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Local Humanitarians by Noreen Turyn

Bill Gorman

Well here it is May again and time for another dinner to honor local men and women who make significant contributions to{}their communities, the country, the world even.

The Virginia Center for Inclusive Communities has chosen five more deserving individuals this year, who work tirelessly and passionately for their causes.{} I can tell you a little bit about them, but can't possibly give you the full picture of who they really are.

Patty Worsham:{} She is an English teacher at EC Glass, and has taught for 35 years.{} But{}aside from English, Patty has spent a great deal of time teaching her students very important life lessons.{} She has formed a sister school status with a school in Nairobi, Kenya, The Mercy Care Center, and taken students there on several trips, to help pull up hundreds of children living in slums.{} She is also a member of the Holocaust Foundation, and has brought survivors to Lynchburg on a number of occasions.{}

Robert Roberts:{} He has a PhD in Electrical engineering, and regularly puts his skills to work on volunteer projects in Malawi, Africa, to build hospitals and schools, and build safe drinking water systems.{} Here at home, he uses his skills for local Habitat for Humanity projects.{} He has also been involved with Boy Scouts since he was one, and has been a dedicated scout leader.{}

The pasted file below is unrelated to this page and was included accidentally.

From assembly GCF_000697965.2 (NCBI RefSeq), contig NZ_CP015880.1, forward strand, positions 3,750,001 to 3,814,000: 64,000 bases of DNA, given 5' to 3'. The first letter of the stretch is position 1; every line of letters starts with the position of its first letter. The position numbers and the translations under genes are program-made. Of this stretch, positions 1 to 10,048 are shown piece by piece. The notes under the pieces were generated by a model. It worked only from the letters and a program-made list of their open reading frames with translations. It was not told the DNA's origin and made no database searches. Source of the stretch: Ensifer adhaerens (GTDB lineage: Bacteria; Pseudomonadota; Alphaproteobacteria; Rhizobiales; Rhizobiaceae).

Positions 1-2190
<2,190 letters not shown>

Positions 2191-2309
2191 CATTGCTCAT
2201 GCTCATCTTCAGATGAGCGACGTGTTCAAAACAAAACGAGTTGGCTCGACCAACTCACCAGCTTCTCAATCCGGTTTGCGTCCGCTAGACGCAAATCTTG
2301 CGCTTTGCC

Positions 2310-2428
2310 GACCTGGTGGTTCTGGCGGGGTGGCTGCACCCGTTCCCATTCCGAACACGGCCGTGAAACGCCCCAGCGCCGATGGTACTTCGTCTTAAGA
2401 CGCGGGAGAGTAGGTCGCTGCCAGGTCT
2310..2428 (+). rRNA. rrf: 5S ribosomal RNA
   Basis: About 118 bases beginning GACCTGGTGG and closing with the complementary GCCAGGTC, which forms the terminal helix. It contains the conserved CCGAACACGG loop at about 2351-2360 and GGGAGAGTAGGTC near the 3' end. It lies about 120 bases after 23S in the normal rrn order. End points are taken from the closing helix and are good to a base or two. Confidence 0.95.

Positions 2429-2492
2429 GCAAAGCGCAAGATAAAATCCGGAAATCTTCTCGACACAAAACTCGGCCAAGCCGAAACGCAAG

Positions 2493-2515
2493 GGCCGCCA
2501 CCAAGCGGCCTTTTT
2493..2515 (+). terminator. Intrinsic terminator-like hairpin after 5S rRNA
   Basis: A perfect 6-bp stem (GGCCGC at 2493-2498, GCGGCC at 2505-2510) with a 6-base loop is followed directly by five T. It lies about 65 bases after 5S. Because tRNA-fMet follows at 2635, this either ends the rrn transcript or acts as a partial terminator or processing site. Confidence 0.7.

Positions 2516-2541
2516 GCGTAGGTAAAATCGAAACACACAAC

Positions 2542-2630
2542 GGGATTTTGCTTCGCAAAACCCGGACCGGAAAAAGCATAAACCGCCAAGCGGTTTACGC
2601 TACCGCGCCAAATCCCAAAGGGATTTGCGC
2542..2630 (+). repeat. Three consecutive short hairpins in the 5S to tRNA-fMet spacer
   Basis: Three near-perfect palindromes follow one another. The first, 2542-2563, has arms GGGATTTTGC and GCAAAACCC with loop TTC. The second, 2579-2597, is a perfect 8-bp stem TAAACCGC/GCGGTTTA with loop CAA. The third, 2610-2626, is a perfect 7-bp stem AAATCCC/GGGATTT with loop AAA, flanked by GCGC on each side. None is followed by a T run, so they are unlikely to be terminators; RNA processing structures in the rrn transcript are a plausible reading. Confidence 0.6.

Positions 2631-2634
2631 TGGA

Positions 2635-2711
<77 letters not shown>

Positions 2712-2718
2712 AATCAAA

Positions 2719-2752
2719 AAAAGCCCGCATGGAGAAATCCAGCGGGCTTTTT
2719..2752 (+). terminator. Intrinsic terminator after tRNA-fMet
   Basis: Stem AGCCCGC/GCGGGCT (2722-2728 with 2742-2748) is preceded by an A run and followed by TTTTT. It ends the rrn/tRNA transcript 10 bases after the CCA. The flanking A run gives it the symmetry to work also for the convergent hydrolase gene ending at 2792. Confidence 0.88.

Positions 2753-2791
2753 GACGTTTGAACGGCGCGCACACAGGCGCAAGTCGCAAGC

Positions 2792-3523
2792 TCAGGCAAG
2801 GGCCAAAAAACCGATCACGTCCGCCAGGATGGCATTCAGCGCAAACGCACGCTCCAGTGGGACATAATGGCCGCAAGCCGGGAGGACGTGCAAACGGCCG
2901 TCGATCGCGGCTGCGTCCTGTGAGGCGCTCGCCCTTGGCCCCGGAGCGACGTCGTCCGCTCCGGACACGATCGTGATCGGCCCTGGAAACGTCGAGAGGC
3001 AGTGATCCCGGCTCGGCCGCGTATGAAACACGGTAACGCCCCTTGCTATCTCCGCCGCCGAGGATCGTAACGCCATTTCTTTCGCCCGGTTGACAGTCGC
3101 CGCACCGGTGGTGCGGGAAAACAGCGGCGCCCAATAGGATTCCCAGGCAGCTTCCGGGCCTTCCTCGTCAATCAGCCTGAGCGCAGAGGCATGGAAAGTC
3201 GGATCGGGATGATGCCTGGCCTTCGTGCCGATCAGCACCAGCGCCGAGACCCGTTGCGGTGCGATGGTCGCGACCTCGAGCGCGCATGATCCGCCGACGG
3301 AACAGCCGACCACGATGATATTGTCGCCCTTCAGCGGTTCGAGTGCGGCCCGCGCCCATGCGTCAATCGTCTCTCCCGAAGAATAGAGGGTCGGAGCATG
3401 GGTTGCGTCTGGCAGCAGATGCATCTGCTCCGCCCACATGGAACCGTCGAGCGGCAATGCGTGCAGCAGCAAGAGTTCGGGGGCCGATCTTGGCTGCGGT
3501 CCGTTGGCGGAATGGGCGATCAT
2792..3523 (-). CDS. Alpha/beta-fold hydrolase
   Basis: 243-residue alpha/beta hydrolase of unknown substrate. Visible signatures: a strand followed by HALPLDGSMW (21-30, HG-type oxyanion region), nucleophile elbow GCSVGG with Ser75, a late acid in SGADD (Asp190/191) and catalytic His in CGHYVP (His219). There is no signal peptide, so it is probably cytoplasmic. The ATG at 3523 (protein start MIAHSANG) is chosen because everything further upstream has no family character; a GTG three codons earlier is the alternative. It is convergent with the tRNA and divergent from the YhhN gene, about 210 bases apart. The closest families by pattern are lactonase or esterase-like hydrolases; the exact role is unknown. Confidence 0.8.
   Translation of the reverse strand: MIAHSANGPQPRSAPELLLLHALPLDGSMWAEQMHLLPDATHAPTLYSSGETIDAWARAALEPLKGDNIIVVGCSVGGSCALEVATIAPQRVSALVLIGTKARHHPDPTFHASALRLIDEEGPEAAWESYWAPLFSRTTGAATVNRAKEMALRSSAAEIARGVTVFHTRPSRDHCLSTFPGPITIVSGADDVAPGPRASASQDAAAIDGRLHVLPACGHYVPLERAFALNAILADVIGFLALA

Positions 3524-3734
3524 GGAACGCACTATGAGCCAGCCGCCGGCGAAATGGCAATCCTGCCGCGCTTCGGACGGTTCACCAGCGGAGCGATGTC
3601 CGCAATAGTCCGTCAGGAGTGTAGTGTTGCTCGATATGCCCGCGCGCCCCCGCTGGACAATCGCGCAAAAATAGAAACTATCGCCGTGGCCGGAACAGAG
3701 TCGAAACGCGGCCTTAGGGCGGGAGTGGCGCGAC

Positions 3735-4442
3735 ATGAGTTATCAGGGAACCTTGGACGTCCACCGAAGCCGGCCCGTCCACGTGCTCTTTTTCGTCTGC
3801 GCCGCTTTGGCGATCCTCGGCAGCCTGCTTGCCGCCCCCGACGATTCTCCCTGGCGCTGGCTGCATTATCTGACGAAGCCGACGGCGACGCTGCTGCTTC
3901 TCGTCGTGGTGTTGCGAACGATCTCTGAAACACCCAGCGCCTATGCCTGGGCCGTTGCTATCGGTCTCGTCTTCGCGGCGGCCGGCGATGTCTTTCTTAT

Jim Wright: Dr. Wright helped start the Free Clinic of Central Virginia, where he has seen diabetes patients for the last 18 years.{} He also founded the Meds Help program for those who see regular doctors, but cannot afford their prescriptions.{} He is firmly dedicated to helping those in need.{} Jim worked as an innkeeper at the Gateway House in downtown Lynchburg, and serves on its board.

Bill Gorman: Bill's passion is helping children, and specifically those with special needs.{} He came to Lynchburg in 1987 to establish Centra Health's Bridges Treatment Center for Children and Adolescents.{}{}He worked tirelessly to give the children a leg up in life.{} He has{}about 50 years of volunteerism with YMCAs.{}He serves on the board of CASA, an organization that holds children's hands through the court system.{} And he volunteers for the Daily Bread, the United Way, and Parents Anonymous.{}

Lorenza Davis: Lorenza's main drive is education.{} He is a firm believer that children should have the opportunity to learn and grow.{} Lorenza spent 9 years on the Bedford County School Board, 5 of those as Chairman.{} He also serves on CVCC's Education Foundation board.{} But he has also worked for the United Way, the Revelers Club, he's president of the Boonsboro{}Volunteer Fire and Rescue board. He's also very active in his church, the Alta Grove Baptist Church.

Please understand, that's just a snapshot of these deserving honorees-- it{}really doesn't do justice to all they really do.{} I've said it before and I'll say it again.{} It's humbling to see how much volunteerism goes on in this community.{} I don't think enough people realize just how many millions of volunteer hours people offer to{}ensure that{}non profits, churches and other causes continue to function{}and help people in need.{} They should not be taken for granted, and this annual Humanitarian Awards Dinner gives some much deserved gratitude for the huge hearts the Lynchburg region is so lucky to have.

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